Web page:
Her connection with Dr. Johnson helped to put Carla’s mind at ease before her procedure. “He said a prayer with all of us before Carla went into surgery, and that’s just amazing to me,” Charlotte remembered. “He gives her the biggest hug every time he sees her. That makes you want to get well – to know that there’s somebody out there who cares enough to give you that hug.”

Dr. Johnson said he strives to provide that support for patients – beyond just caring for their medical needs. “Having a personal connection means the patient has someone familiar at the beginning of this process – to help them through their cancer battle. That familiar person is someone they can trust to tell them the hard truth, stay connected with them through this process as an ally and keep in touch with them for years to come,” Dr. Johnson explained. “I hope that personal connection allows a more authentic openness that lets the patient speak from their heart and feel heard and acknowledged. Hopefully, our connection helps patients feel empowered to ask hard questions, knowing they deserve respectful, honest answers.”

Carla had a double mastectomy with lymph node removal to take out the cancer. The surgery was followed up with more chemotherapy to fight the cancerous cells in Carla’s lymph nodes that could not be removed during her surgery. Carla also completed 25 rounds of radiation to ensure that all the cancer was eliminated.

Carla says that having an established relationship with her primary care provider is what pushed her to have her injury checked out – and her providers’ compassion and persistence is what ultimately led to her cancer diagnosis. “If it wouldn’t have been for Sara initially pouring out her heart to me and making sure that I did go to the Emergency Department, and then if it wasn’t for Dr. Johnson taking that initiative to notice something out of place and checking it out, I may not even be here today.” With Carla’s cancer already having progressed to Stage 3, any further delay in her diagnosis would have made treatment even more difficult.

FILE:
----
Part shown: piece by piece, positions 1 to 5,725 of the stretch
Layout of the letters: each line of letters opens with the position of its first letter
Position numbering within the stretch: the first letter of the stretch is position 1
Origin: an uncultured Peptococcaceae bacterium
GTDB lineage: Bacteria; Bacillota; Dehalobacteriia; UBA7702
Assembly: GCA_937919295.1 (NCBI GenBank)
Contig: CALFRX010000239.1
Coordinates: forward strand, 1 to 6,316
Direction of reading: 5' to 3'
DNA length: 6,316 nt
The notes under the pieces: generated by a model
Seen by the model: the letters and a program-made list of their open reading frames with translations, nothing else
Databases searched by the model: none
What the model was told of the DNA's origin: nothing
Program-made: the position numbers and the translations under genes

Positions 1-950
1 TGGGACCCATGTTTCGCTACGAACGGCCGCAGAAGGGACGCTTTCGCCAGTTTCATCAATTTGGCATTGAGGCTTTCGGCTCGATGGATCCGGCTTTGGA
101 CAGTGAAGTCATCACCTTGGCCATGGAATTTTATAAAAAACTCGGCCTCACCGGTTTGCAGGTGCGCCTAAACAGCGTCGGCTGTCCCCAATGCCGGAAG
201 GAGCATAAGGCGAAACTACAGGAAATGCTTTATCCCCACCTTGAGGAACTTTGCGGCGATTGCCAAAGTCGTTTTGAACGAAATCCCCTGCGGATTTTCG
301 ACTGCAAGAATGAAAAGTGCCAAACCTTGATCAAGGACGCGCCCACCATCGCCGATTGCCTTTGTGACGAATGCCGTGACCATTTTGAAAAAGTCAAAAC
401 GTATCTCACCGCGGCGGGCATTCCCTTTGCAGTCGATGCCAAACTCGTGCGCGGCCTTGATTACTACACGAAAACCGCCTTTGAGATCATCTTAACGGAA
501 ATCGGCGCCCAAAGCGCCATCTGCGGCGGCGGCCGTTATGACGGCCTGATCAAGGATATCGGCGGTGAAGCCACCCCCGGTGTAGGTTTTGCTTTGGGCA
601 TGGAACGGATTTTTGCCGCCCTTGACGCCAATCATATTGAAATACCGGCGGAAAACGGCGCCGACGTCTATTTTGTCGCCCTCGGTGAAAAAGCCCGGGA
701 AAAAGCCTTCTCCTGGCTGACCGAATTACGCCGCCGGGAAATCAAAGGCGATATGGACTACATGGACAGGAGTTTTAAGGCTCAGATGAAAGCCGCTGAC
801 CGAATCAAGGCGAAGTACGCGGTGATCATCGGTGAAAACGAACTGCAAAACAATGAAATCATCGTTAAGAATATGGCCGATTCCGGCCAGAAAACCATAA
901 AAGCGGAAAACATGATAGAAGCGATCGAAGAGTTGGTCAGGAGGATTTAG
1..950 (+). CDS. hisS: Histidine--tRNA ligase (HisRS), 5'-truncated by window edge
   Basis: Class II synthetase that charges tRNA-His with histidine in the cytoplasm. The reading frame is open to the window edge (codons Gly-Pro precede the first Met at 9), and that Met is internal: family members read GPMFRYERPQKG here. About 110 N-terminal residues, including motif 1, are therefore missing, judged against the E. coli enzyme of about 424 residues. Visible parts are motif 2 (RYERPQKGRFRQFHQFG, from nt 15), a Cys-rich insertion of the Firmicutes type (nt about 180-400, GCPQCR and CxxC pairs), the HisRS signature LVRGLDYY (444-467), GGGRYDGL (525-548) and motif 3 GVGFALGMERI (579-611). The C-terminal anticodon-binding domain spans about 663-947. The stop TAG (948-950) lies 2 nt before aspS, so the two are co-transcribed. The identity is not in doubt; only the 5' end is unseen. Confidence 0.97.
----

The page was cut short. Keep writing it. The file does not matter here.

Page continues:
“Prevention of illness and disease is the role of primary care. Trusting patient-provider relationships allow for comfort when discussing small changes, concerns and routine screening guidelines,” Sara explained. “Early detection leads to early intervention with the hope of improved outcomes.”

Today, Carla is cancer-free and thankful to all of the people who contributed to her care. “I believe every one of those providers has put forth an effort to make me well and make sure that I’m here tomorrow, and the next day and the next day, to be able to tell my story again.”

To learn more, about cancer care services at Fairfield Medical Center, click here.

Early detection saves lives. Many women with breast cancer have no symptoms, which is why regular breast screening is so important. Take control of your breast health and call 740-687-6666 to schedule your breast screening today.

Primary care is truly at the heart of wellness. It is often viewed as the building block of a healthy life and focuses first and foremost on the prevention of disease. No matter your age, you should plan to see your primary care provider once a year for a routine wellness exam.

Virtual visits are available for some appointments. Ask your provider if telehealth visits may be right for you.

FHP Family Medicine of Amanda

5115 Amanda Northern Road, Amanda

FHP Primary Care of Diley Ridge

7901 Diley Road, Ste. 120, Canal Winchester

FHP Family Medicine of Carroll

82 E. Canal St., Carroll

FHP Internal Medicine

2405 N. Columbus St., Ste. 280, Lancaster

FHP Internal Medicine Residency Clinic

2405 N. Columbus St., Ste. 260, Lancaster


FHP Old Schoolhouse Family Practice

1955 Lancaster-Newark Road NE, Lancaster

FHP Logan Primary Care

751 State Route 664 N., Unit A, Logan

FHP Primary Care of New Lexington

399 Lincoln Park Dr., Ste. A


Carla's Care Team

Sara Busch, CNP
Sara Busch, CNP
Primary Care (Family Medicine)
Scott Johnson, MD
Scott Johnson, MD
General Surgery, Robotic Surgery
Kanwaljit Singh, MD
Kanwaljit Singh, MD
Cancer Care, Hematology, Oncology